wikimedia
Lobster. Officially not immortal, despite what someone posted on the Internet. (wikimedia)


What do Jimmy Kimmel, lobsters, and the Organization for Economic Cooperation and Development have in common?

They all made news recently, and the reason they made news illustrates the new realities — and challenges — presented by today’s quickly changing news landscape.

Let’s start with Jimmy Kimmel. Last month, he made news when he revealed that he produced the video of a woman’s “twerk gone wrong” — a viral sensation viewed more than 9 million times by people who ostensibly thought it was an authentic event. Who could resist watching this Miley Cyrus wannabe unceremoniously crash into a candle-laden coffee table and have her pants catch on fire?

Kimmel said his point was to raise the public’s skepticism of Internet content — to temper their willingness to believe everything they see and read online. Some critics, however, thought Kimmel was only exacerbating the problem by throwing additional trash onto pile.

“A hoax like this doesn’t point to lapses in transparency, it clouds our view of everything,” wrote Daniel Engber of Slate. “YouTube shows the world in all its weirdness, and gives a window on the geek sublime. When liars spread their hoggish propaganda, they mist the landscape with distrust.”

Clearly, discerning fact from fiction on the Internet has never been more difficult. Especially for high school students.

When defining “immortality” during a 10th grade vocabulary lesson recently, I asked students for mnemonic ideas — people or animals, for instance, that could help them remember the meaning of the word. One student replied, “Lobsters.”

Say what? Lobsters?

The student explained that he had just read somewhere that lobsters never die. My incredulity piqued, I immediately took to Google and projected the findings on the classroom’s SMART Board. It seems there had been a rash of stories recently concerning how “lobsters hold the key to immortality.” The first four or five Google listings included some semblance of that idea in their titles.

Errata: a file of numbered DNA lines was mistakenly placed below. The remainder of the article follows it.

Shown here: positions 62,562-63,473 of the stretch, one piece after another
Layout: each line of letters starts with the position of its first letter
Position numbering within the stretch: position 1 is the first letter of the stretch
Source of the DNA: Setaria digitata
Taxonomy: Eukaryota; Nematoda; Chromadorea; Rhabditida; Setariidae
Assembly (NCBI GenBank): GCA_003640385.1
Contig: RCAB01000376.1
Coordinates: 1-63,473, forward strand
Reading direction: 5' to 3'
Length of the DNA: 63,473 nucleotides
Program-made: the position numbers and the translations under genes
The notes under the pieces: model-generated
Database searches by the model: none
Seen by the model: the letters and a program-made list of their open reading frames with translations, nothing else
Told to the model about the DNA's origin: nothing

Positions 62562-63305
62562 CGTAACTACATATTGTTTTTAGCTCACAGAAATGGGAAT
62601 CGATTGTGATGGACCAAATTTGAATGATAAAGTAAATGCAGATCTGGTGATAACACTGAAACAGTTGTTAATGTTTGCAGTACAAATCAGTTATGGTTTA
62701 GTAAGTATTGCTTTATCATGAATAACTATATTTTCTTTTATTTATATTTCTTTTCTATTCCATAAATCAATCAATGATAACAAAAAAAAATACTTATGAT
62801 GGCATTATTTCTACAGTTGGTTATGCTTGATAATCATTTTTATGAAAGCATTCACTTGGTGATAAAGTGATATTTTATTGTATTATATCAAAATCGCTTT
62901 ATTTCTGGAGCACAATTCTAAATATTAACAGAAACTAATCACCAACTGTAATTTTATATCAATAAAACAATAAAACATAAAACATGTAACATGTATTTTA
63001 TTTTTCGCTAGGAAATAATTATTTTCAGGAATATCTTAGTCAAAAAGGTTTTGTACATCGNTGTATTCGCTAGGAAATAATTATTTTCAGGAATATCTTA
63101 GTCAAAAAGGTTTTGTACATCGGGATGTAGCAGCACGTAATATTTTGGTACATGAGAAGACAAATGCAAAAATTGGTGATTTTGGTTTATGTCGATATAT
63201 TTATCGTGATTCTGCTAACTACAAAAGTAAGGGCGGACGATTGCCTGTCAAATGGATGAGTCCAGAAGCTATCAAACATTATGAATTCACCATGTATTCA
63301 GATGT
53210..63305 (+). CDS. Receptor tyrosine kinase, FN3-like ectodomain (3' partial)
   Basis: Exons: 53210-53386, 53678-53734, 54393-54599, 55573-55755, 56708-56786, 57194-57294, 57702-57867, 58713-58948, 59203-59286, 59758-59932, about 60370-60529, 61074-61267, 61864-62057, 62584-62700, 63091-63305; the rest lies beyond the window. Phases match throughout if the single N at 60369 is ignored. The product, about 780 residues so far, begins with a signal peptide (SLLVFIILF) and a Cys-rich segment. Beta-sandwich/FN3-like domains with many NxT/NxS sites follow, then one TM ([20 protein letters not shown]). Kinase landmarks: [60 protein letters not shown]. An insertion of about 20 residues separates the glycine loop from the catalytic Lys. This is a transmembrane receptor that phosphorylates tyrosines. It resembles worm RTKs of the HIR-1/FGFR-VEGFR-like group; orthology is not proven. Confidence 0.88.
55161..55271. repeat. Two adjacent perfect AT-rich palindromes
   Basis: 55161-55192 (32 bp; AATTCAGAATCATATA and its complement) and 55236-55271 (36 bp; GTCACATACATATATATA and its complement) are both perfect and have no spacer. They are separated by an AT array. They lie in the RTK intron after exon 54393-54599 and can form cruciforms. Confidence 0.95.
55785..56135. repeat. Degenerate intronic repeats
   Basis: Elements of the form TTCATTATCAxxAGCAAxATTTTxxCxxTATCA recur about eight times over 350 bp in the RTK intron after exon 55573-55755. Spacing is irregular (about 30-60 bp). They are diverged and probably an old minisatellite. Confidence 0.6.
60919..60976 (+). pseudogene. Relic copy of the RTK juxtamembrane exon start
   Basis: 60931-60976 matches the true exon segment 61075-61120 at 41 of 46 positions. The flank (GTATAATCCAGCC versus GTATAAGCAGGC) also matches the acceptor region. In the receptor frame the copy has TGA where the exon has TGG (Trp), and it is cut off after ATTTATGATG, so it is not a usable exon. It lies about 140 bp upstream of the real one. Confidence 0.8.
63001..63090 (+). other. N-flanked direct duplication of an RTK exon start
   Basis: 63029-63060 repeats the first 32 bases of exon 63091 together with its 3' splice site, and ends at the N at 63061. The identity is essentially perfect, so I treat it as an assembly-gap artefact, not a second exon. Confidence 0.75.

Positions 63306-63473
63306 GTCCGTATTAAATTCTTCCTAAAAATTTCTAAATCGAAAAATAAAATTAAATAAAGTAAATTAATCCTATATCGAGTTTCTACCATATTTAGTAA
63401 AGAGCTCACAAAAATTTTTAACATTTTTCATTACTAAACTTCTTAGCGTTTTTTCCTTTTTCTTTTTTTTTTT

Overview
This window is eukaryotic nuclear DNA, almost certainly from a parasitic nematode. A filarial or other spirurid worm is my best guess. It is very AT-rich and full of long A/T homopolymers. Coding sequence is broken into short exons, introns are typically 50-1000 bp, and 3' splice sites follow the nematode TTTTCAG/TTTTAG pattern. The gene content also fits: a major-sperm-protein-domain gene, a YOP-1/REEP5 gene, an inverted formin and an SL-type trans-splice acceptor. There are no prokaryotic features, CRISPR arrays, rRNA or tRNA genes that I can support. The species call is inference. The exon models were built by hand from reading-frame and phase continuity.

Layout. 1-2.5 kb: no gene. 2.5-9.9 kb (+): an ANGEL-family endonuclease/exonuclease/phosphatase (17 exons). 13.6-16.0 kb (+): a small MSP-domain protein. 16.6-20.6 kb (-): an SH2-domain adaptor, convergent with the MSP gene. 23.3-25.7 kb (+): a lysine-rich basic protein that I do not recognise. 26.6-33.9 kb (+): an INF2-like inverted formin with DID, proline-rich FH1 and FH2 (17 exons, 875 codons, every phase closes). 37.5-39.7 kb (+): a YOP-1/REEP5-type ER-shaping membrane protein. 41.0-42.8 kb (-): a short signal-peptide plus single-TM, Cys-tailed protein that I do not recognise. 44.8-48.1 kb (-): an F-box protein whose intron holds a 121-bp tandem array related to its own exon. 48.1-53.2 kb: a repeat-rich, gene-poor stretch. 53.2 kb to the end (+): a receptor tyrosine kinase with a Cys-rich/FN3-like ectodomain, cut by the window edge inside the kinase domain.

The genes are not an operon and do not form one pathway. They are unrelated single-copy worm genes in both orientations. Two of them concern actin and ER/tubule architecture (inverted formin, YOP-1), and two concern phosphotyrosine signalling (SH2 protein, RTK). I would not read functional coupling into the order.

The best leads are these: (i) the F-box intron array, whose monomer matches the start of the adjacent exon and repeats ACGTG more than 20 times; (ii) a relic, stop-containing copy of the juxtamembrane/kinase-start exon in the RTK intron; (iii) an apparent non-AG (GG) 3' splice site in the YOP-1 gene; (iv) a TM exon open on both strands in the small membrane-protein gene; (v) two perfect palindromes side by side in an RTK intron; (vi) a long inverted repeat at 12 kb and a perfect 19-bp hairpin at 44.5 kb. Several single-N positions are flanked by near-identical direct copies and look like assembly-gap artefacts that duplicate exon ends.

The immediate response from my students? “We told you so.”

Yes, they surely told me. Until we actually looked at more than just the title of each entry, noting the source and then actually reading the content. Finally, we came upon the entry from Smithsonian.com — inconveniently located on the bottom half of the page — whereupon we learned that “lobsters continue eating, reproducing and growing until the end. And there is an end — they’re not immortal. But like most decapod crustaceans, which also include crayfish and shrimp, they have indeterminate growth.”

This idea that lobsters are immortal? A zombie lie — an untruth that keeps re-emerging online. Apparently, it was originally born after a 1997 news story reported some of the lobster’s biological abnormalities, including the fact that they “don’t age the way other living creatures do — they don’t lower their reproductive ability, slow their metabolism or decrease in strength.” From there, the story was spun into constantly recurring memes and social-media discussions that trumpeted the lobster’s godlike qualities.

So for my students, it must be true — they saw it on the Internet!

Unfortunately, it’s not just high school students lacking critical-thinking skills.

A recent study released by the Organization for Economic Cooperation and Development found that “Americans were below average when it comes to skills needed to compete in the global economy.” The study measured the math, technology, and literacy skills of “5,000 U.S. adults between ages 16 and 65, and compared them with similar samples of adults from 21 countries.”

“[I]n the category of ‘problem-solving in technology-rich environments,’ or digital skills, U.S. adults lagged behind their counterparts in 14 countries.” No doubt, it wasn’t just kids perpetuating those lobster lies.

So Jimmy Kimmel, lobsters, and the Organization for Economic Cooperation and Development succinctly represent the new challenges for journalists in the digital age. It’s a simple equation, really: viral videos + memes + an aliterate public = a misguided citizenry.

It’s a scary thought. But I can’t worry about that just now. I have to go check my Facebook page.

Barth Keck is an English teacher who also teaches courses in journalism and media literacy at Haddam-Killingworth High School. .

Barth Keck

Barth Keck is in his 30th year as an English teacher and 15th year as an assistant football coach at Haddam-Killingworth High School where he teaches courses in journalism, media literacy, and AP English Language & Composition.